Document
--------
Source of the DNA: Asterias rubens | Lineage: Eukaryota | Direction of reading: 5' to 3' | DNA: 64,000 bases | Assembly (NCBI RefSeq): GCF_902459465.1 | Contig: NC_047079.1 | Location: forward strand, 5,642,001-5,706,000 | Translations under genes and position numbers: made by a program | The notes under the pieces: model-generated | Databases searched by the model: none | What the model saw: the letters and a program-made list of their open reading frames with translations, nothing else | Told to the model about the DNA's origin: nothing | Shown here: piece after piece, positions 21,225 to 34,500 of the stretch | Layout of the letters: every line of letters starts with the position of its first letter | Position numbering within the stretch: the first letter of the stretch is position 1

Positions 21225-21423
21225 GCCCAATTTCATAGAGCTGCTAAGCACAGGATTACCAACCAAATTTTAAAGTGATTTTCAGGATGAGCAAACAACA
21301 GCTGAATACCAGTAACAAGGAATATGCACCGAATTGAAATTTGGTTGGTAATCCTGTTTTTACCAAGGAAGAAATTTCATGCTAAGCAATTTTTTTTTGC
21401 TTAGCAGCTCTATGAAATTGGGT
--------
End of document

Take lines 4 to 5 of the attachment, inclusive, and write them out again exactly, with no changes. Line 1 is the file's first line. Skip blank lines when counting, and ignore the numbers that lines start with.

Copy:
21301 GCTGAATACCAGTAACAAGGAATATGCACCGAATTGAAATTTGGTTGGTAATCCTGTTTTTACCAAGGAAGAAATTTCATGCTAAGCAATTTTTTTTTGC
21401 TTAGCAGCTCTATGAAATTGGGT